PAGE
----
No particular requirement for students having successfully completed a BSc in physics or mathematics. Students with a different background are advised to seek prior interaction with the instructor.
The course provides an overview of the subject of Econophysics, presented as an active research field with many open questions, rather than an established discipline with settled results. Economic and financial systems are regarded as complex systems composed of many interacting and networked units. Extensive empirical results and theoretical tools, including probability theory, random matrix theory and graph theory, are introduced. The course has a modular structure and its schedule is organized into four intense weeks, roughly one per month, each covering a relatively self-contained topic of increasing complexity.
Introduction to Econophysics and elements of probability theory;
Single financial time series: empirical properties versus the random walk model;
Multiple financial time series: empirical cross-correlations and Random Matrix Theory;
Financial and economic networks: empirical properties and random graph models.
Understanding what types of scientific problems the field of Econophysics deals with;
Understanding the evolution of some key research questions in the field;
Acquiring a sufficient knowledge of probability theory to be applicable to Econophysics problems;
Acquiring a scientific perspective giving priority to reconciling models with empirical data.
Scientific curiousity, creating connections among different contexts and disciplines, thinking out of the box, being able to formulate hypotheses about problems for which one has no prior knowledge, abstraction and generalization in a multidisciplinary context.
See timetable in Brightspace.
Mode of instruction
Combination of frontal lectures, group work, and seminars/presentations. More information and all material will be available on Brightspace.
Student presentations and written exam.
As homework assignment during the course, students will be forming small groups (of 2-3 students each) and each group will prepare a short presentation, to be delivered to the rest of the class, about a pre-assigned recent research article in the field of Econophysics. The topic of such articles, while being connected to the course content, will also expand beyond it and provide extra learning material for the class. Students will receive a grade for their presentations, based on the demonstrated level of understanding and clarity.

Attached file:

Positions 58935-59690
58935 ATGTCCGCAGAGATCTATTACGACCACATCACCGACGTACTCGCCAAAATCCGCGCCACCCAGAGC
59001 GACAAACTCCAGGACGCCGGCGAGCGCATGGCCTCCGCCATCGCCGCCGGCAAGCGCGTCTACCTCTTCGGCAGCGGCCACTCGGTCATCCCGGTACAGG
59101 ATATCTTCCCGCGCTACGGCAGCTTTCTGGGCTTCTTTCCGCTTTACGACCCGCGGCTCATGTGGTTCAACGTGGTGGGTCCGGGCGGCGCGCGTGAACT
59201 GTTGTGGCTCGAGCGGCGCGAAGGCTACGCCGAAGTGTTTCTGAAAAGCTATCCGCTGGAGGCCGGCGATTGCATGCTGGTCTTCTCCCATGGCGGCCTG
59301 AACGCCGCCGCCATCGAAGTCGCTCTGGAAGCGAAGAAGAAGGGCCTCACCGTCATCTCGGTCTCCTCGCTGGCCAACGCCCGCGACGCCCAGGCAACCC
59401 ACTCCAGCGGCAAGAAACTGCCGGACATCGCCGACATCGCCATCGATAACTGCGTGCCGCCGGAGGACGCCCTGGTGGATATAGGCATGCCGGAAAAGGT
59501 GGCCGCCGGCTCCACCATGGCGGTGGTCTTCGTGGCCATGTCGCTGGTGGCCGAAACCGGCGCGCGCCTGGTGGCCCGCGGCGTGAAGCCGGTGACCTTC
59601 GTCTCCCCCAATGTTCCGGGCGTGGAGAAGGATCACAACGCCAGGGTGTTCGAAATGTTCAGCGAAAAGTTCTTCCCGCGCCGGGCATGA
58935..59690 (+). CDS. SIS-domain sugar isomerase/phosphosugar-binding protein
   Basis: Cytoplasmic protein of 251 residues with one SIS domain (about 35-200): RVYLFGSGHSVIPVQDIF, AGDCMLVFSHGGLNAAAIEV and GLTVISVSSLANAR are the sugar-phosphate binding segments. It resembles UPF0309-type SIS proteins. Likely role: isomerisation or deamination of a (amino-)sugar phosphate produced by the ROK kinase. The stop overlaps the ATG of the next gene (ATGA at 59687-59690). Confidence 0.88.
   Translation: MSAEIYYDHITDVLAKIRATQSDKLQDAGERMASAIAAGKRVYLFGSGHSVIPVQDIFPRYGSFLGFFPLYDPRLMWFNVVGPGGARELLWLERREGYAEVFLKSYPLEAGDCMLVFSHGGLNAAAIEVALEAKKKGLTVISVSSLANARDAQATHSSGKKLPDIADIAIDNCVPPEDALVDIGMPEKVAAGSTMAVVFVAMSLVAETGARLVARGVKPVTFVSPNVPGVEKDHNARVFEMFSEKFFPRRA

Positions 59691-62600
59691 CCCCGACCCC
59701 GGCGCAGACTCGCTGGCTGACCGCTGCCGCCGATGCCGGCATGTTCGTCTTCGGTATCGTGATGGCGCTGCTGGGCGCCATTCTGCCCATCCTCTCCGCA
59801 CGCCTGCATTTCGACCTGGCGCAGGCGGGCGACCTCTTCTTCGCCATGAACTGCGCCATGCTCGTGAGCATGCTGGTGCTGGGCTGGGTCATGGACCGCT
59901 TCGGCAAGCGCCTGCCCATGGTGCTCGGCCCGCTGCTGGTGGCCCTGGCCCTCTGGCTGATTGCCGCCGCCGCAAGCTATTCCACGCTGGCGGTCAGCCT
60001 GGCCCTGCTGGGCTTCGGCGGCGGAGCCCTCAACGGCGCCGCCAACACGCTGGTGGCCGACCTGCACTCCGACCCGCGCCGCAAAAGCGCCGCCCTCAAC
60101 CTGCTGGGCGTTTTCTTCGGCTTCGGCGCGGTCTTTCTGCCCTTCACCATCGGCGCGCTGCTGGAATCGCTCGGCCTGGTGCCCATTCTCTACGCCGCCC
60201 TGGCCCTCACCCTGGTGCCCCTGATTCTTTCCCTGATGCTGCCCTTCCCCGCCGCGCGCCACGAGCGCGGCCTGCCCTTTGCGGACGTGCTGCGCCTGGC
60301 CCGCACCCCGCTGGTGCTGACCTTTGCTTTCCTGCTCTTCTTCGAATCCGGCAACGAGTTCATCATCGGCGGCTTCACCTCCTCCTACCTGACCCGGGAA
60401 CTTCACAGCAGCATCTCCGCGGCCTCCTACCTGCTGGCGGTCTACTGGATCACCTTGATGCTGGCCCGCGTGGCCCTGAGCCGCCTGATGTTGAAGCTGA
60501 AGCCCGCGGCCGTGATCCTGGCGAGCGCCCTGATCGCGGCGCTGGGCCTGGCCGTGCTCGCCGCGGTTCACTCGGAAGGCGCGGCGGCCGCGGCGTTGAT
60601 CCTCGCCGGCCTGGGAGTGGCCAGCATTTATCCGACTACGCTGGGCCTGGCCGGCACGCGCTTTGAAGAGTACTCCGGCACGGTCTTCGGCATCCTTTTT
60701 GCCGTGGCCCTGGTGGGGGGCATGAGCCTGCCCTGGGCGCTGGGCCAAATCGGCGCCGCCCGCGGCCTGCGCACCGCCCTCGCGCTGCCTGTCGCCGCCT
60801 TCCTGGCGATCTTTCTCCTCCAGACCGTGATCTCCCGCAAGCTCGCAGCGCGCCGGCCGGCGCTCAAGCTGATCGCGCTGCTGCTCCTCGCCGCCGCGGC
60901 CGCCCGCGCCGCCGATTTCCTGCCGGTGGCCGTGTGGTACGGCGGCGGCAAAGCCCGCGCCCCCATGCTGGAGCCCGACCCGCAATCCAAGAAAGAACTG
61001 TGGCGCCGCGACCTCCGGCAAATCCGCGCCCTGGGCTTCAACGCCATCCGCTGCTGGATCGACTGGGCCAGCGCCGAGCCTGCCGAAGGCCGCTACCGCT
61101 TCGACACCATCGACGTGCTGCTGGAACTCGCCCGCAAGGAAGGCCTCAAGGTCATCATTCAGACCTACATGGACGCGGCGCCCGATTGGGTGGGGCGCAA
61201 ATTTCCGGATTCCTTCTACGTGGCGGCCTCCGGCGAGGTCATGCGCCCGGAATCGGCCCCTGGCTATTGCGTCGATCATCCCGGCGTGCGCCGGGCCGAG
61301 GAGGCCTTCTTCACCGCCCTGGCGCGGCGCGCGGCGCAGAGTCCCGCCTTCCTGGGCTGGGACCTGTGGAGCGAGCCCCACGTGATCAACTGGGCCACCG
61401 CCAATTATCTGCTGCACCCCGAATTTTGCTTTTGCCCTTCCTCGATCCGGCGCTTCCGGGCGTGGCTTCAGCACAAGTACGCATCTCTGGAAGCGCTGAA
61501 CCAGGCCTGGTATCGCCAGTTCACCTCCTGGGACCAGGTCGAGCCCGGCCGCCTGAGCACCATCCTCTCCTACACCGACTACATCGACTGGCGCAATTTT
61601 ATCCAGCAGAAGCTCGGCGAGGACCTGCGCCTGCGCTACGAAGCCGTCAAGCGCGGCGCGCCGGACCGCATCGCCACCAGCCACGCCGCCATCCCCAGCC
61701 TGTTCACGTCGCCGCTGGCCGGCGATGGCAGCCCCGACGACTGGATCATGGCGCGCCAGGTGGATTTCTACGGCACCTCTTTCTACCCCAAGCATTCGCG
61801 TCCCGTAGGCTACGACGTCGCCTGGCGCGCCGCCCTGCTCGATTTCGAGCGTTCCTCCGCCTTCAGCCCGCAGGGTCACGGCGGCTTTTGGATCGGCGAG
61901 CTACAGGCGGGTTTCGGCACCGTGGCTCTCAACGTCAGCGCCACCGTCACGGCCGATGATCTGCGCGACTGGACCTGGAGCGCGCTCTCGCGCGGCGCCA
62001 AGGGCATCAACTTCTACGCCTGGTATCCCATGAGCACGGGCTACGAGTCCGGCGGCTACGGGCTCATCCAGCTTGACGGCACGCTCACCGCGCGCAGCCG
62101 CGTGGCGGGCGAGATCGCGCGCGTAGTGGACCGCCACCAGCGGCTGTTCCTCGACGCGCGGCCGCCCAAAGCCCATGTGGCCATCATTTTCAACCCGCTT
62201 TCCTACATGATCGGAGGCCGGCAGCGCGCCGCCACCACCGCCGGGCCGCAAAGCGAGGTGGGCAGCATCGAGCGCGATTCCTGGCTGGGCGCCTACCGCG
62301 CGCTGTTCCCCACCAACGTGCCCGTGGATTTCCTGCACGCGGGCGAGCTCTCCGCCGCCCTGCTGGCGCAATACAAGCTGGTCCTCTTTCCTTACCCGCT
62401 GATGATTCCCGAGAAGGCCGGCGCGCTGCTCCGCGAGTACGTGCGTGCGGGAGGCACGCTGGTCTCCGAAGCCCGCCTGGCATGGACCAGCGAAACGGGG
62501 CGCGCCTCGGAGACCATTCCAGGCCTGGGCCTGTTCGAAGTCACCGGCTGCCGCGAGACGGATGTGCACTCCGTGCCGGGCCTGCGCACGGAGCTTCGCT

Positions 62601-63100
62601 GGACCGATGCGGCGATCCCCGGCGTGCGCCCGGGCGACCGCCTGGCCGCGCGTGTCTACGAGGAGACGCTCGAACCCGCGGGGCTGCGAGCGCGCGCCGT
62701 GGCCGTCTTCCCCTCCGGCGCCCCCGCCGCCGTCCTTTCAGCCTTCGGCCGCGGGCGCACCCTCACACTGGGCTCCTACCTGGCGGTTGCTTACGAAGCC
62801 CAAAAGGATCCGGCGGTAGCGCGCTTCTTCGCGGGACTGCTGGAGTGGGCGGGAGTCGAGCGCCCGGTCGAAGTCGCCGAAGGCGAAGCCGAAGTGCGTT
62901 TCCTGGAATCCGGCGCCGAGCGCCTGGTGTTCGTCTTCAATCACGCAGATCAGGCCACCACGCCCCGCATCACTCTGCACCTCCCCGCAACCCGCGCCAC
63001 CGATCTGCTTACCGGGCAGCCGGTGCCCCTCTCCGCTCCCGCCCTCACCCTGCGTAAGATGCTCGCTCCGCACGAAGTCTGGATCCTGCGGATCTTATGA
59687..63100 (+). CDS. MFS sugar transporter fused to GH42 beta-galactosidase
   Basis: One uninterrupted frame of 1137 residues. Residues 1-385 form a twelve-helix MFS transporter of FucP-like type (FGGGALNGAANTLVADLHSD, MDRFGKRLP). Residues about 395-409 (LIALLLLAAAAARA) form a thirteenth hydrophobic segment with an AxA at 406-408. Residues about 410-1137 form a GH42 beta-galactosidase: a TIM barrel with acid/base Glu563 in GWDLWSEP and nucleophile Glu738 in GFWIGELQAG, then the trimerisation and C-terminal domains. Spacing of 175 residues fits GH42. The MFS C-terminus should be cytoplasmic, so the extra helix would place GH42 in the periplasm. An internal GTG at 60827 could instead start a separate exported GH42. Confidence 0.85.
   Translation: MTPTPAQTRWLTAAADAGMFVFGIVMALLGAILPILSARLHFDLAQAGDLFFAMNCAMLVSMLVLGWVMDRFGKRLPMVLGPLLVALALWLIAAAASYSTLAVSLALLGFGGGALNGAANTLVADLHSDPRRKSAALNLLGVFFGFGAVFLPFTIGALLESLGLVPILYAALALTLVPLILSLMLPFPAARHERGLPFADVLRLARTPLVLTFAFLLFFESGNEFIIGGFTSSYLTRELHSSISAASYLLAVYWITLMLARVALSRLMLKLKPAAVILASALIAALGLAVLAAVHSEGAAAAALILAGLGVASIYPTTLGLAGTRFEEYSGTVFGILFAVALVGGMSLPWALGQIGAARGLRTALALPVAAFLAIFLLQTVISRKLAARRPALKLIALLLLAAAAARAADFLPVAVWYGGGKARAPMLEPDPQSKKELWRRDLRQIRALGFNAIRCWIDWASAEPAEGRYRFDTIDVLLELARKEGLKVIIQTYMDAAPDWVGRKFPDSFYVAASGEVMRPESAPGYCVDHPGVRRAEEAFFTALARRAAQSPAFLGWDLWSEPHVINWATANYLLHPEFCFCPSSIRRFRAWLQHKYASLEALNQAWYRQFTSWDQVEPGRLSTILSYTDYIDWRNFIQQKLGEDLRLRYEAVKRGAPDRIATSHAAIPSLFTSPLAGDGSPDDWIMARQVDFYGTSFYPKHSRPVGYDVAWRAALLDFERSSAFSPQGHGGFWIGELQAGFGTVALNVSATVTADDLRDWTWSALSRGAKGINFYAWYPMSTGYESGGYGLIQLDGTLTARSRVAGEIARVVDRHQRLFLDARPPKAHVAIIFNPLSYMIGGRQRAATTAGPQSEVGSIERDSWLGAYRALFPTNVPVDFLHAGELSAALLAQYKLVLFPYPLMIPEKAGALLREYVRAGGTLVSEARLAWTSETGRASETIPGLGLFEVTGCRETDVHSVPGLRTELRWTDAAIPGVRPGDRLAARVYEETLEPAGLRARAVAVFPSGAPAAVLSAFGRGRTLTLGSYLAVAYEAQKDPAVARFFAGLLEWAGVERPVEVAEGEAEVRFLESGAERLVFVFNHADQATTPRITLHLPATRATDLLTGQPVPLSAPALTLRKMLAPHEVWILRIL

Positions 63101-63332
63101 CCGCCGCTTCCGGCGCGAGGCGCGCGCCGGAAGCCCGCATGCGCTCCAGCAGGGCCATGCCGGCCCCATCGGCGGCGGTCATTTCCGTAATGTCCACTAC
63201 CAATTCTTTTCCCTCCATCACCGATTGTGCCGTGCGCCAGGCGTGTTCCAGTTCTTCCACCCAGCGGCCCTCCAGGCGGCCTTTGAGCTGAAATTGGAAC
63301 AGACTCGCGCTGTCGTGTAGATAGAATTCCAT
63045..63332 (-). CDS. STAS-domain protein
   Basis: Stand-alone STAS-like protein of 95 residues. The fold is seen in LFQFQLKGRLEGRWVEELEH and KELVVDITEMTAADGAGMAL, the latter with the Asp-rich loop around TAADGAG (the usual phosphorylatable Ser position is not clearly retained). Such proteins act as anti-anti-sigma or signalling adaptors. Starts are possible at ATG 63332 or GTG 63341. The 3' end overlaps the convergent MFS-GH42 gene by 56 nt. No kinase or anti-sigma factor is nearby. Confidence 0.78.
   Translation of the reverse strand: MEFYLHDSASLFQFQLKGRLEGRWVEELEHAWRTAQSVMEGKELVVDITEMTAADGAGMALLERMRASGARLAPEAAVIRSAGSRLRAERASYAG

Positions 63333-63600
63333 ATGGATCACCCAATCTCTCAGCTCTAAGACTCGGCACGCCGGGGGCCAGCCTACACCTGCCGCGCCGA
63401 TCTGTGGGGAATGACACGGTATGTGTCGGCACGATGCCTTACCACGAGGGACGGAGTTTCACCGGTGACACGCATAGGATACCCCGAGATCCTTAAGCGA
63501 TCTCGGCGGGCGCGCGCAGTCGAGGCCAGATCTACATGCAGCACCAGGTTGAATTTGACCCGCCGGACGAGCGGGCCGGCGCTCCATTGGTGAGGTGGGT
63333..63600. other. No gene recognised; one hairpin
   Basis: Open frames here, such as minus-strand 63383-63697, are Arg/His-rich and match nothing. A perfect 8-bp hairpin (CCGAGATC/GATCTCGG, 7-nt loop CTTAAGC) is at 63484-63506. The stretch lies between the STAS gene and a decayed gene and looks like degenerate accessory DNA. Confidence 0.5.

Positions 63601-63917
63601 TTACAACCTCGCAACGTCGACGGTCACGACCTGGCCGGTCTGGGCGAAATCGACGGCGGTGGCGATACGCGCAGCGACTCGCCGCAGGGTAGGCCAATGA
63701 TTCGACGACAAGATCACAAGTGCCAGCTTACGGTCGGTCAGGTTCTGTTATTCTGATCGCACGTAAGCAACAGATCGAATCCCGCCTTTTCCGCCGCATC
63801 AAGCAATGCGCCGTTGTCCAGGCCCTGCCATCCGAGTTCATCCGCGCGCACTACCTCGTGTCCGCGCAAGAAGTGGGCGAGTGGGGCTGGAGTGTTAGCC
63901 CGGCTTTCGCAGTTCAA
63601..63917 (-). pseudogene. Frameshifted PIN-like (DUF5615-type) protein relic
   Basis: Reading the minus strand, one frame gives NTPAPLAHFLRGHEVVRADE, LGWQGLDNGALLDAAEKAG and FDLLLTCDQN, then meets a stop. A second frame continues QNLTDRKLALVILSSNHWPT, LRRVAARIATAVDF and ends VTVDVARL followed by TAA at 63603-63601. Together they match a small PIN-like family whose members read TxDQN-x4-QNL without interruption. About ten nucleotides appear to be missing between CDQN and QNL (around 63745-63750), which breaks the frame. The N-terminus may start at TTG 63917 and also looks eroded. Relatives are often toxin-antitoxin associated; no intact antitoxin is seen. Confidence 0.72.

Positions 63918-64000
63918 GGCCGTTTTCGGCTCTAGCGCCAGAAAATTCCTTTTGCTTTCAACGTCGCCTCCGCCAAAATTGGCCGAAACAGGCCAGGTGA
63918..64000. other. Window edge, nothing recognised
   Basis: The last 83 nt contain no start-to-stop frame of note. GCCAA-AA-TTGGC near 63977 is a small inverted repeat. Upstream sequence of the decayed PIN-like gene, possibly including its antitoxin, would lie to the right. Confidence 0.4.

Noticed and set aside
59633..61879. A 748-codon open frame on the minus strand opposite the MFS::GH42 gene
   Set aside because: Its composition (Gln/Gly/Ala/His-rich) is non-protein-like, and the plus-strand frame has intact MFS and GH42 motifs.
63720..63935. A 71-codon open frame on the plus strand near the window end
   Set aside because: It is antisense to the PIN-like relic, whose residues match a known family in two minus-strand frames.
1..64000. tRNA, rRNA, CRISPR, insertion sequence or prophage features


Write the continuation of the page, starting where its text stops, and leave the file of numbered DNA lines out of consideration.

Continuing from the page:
At the end of the course, a compulsory written examination will take place. If the grade of the written exam is greater than or equal to 5.5, then the final grade of the course will be calculated as the (rounded) maximum of the grade of the written exam and the 50%-50% average of the written exam and the presentation. If the final grade is not successful (below 6/10), or if the written exam is not successful (below 5.5), students can take a written retake exam and the final grade will be recalculated using the same rules as above.
Required: course slides and other notes/material (available on BrightSpace).
Suggested: textbook “Econophysics: An Introduction” by S. Sinha, A. Chatterjee, A. Chakraborti, B.K. Chakrabarti (Publisher: Wiley-VCH, 2010; ISBN: 978-3-527-40815-3).
Lecturer: Dr. D. Garlaschelli